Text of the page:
Learning to Doubt Your Doubts
by Tom Goodman
May 14, 2014
In one of the old Peanuts cartoons, Peppermint Patty stepped up to the store counter at the start of a new school year. "I need some school supplies," she said. "Some pencils, some paper, a loose-leaf binder -- and some answers....
I need a lot of answers."
Don't we all.
We've all struggled with religious questions and doubts, and this is true for those who are following Christ as well as those who are considering a commitment to him.
In his book, If I Really Believe, Why Do I Have These Doubts? Lynn Anderson identified different things that cause doubt.
First, he says there are "congenital doubters" like himself (and myself) whose personality draws them to uncertainties and questions. I think you find a high concentration of these kinds of people in two areas: creative arts and creative
technology. (Welcome to Austin!)
Second, some doubters are rebellious people who say, "I'm not going to let somebody run my life or do my thinking."
Third, there are people whose doubts stem from their disappointment with God. Life hasn't gone their way, and they wonder if God really cares -- or even exists.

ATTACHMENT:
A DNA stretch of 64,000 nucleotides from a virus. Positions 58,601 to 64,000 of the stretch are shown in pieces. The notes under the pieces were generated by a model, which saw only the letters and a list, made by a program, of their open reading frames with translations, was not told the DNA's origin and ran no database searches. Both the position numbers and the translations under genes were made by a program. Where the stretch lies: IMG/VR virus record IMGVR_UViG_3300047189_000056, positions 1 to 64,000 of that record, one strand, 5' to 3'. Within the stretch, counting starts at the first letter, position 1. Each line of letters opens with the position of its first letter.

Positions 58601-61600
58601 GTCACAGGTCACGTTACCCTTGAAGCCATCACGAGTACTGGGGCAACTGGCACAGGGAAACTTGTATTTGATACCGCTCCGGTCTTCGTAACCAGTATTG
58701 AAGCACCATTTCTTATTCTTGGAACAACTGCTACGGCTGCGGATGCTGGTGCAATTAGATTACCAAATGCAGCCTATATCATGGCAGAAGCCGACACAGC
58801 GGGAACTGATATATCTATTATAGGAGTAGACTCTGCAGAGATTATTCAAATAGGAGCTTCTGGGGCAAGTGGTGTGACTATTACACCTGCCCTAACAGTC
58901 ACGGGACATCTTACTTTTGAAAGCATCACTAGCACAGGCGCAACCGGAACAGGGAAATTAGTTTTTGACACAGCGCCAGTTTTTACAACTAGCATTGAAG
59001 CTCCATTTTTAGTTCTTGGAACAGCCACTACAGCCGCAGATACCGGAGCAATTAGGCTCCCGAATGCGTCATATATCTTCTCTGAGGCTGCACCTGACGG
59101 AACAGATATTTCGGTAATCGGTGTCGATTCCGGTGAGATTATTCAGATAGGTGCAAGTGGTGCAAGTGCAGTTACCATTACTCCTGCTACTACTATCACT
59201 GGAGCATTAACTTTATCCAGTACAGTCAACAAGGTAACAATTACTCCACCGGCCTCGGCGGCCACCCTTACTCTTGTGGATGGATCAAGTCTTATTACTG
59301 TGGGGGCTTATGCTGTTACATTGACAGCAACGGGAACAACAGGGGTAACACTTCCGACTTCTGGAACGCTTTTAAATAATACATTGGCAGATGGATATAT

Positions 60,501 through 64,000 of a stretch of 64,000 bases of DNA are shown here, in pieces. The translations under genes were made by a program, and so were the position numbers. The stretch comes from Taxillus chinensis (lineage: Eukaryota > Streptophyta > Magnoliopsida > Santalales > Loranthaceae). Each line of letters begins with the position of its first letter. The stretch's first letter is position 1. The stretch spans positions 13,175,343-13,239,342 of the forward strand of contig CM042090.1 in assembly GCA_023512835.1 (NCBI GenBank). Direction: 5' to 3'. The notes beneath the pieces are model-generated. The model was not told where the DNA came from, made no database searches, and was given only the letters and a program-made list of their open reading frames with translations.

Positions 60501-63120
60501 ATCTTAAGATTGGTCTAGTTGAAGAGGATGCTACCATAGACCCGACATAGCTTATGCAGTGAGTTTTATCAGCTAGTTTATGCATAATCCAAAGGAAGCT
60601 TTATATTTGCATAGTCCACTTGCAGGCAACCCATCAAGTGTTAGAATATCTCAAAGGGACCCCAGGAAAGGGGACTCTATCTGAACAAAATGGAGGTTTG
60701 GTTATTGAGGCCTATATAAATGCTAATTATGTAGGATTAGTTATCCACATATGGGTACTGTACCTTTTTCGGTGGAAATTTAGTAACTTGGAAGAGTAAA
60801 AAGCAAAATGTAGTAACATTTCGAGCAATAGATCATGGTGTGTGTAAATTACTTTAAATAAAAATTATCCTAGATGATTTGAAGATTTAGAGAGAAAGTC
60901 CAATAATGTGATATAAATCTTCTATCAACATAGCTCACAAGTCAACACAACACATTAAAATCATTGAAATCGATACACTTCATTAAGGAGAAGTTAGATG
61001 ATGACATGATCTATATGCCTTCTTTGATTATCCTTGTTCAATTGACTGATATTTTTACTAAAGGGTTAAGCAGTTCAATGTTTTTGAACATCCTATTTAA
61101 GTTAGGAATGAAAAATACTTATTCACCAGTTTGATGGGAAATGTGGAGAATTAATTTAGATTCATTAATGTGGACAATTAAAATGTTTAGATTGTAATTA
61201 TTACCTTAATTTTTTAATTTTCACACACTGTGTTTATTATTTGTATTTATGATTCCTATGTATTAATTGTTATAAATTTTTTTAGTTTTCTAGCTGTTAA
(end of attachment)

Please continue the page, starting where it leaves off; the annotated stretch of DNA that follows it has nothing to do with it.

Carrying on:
Fourth, some doubters have personal or family wounds. Anderson pointed out how many of history's most famous atheists had a strained relationship with their father, or their dad died early or abandoned them at a young age.
Finally, sometimes doubts come at particular seasons of life. People can be great believers at one point in life and then get too busy for prayer and Bible study and find that doubts have crept into a faith they have not been cultivating.
Jude 1:22 says: "Be merciful to those who doubt." Don't you love that? But the Bible sees doubt as a problem to be solved, not a condition to stay in. We have to learn to doubt our doubts. That's the subject of this Sunday's message.
When John the Baptist was thrown in prison, he had a crisis of faith (Matthew 11). He sent word to Jesus, asking, "Are you really the one we've been waiting for, or should we look for someone else?" The gentle way Jesus dealt with him should
encourage us when we doubt. Join us this Sunday at 10 to learn how to move from doubt to faith.
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